Is there an arguable common law basis for accountants privilege?

This article looks at the English Supreme Court decision in R (on the application of Prudential Plc) v Special Commissioner of Income Tax) [2013] UKSC 1. The case involved an argument that the advice of accountants ought to enjoy a form of common law privilege independent of statute. The case was lost but largely due to a marked Judicial reluctance to do anything new rather than because the argument was unsound on a first principles basis.

The subject of legal privilege, and now increasingly accountant’s privilege, is always dear to the professional’s heart. On 23 January 2013 the United Kingdom Supreme Court issued a judgment on whether advice from PWC in a tax transaction could be classified as legal professional privilege on the grounds that it was legal advice. That Judgment is R (on the application of Prudential Plc) v Special Commissioner of Income Tax) [2013] UKSC 1.

From a lawyer’s perspective the knee jerk reaction is how could such a contention possibly succeed? This case shows, however, that appearances can be deceiving. The argument very nearly did succeed. In the judgment their Lordships reasoning does highlight the lack of a principled justification for the (distinction between?) the broad legal privilege but comparatively cramped and limited accountant privilege.

The factual background is in 2004 the appellant, the Prudential Group, sought advice from PWC about a scheme. Having received advice from PWC the Prudential Group implemented the scheme, which involved a series of transactions, which we would call an arrangement. The scheme produced a substantial tax deduction for the Prudential Group.

An inspector from the United Kingdom Revenue Authorities was interested in investigating the transactions and sought documents. The advice given by PWC was withheld. The inspector insisted that it be provided and the Prudential Group brought judicial review proceedings seeking orders that they did not need to disclose the advice because it was legal advice.

In terms of the legal background, the United Kingdom like New Zealand has an Act which provides for the management of the tax system. In the United Kingdom the relevant Act is the Taxes Management Act 1970 (TMA)[1]. In New Zealand it is the Tax Administration Act 1994 (TAA). The TMA like the TAA has provisions empowering the Commissioner’s staff to make legally compulsory requests for information: s 20 and s 17 respectively. In the United Kingdom the taxpayer does not need to provide legally privileged documents when such a request is made.

The United Kingdom provision does not explicitly exclude documents which are legally privileged. However it has been held in R (Morgan Grenfell & Co Ltd) v Special Commissioners [2002] UKHL 21 that because legal professional privilege is such a fundamental human right, in order for a provision like s 20 of TMA to require the provision of legally privileged documents there must be explicit wording or necessary implication. By necessary implication it is meant that such a result is arrived at from the language used and logic, not simply as a matter of interpretation.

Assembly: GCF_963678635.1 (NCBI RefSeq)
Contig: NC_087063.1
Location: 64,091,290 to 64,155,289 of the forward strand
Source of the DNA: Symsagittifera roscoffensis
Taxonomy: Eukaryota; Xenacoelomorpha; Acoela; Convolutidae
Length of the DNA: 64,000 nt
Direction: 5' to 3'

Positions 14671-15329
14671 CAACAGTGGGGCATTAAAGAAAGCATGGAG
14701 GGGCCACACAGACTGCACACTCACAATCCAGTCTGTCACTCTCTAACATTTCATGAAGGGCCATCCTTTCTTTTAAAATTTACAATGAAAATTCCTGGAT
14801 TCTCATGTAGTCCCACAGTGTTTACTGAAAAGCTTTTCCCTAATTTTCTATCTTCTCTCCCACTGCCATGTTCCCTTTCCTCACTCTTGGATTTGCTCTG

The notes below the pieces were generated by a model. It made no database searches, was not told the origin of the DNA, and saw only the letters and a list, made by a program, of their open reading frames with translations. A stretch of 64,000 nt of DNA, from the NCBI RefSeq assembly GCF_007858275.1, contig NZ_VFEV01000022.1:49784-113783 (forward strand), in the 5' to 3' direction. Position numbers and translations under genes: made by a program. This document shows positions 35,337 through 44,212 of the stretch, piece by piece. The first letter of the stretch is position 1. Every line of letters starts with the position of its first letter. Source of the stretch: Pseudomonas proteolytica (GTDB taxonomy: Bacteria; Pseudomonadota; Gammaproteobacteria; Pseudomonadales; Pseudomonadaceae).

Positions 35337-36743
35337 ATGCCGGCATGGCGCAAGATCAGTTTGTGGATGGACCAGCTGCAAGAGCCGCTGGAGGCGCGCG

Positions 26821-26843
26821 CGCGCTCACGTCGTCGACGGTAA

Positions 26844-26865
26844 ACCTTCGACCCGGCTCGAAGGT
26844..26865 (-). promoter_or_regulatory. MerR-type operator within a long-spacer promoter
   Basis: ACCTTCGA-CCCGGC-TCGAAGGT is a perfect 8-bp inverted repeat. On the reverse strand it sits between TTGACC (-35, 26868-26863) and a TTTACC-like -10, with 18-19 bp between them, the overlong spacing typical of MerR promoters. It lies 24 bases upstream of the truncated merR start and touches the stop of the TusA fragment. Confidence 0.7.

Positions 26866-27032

Section 20 of the TMA also contains an explicit exclusion for tax advisor documents. The exclusion is expressed as follows:

“(9) Subject to subsection …(11) .. below, a notice under s 20(3)…(a)….., and (b) does not oblige a tax adviser to deliver or make available documents which are his property and consist of relevant communications.”

Thus critically, the argument advanced by Prudential Group was not that the advice fell within the scope of the tax advisor exception. Their argument was put more boldly and was that the advice attracted legal professional privilege because it was legal advice. Hence the judgment revolves around the issue of whether the concept of legal professional privilege should be expanded to include items that have the characteristics of legal advice but do not emanate from lawyers.

At first instance the claim was rejected. The Judge reasoned that while the advice would have been protected from disclosure if it was legal advice, in the sense of coming from a law firm, the advice in question did not attract such protection because even though identical in nature to legal advice, it came from a person who was not a lawyer.

The United Kingdom Court of Appeal upheld the judgment essentially the same grounds and the Prudential Group then appealed the matter to the Supreme Court (formerly the House of Lords).

In terms of legal professional privilege the parties were all agreed that it attaches to communications between client and advisor and entitles the client to object to the production of that communication. The communication does not need to be shown to revenue authorities or any other party, unless the client waives the privilege, a statute provides that the privilege can be overridden, the document in question was prepared for a nefarious purpose or one of the miscellaneous exceptions apply like those surrounding probate. (Unsure what this is saying exactly).

Within legal professional privilege one can distinguish between litigation privilege and legal advice privilege (LAP). The latter privilege applies to all communications passing between a client and their lawyers where the communication is advice. Encompassed by that privilege is advice which relates to the rights, liabilities, obligations or remedies of the client under any private or public law.

In R (Morgan Grenfell & Co Ltd) v Special Commissioners their Lordships set out the key principles of legal professional privilege and they are no different to the principles which apply here (what is here, accoutants privilege?). 

The issue in the case was the scope of LAP, which advisors it applies to. The question was whether LAP ought to apply to communications between a charted accountant and their client in relation to expert tax advice where undoubtedly the same communication if emanated from a lawyer would be LAP.

The argument supporting the view that PWC’s advice was legal advice was that LAP exists for the benefit of the client and that there is no principled basis for restricting legal advice to advice coming from lawyers as opposed to accountants. The argument was simply a matter of logic that if the subject matter of the communication meets the description of legal advice then it is difficult to see why it should not be covered.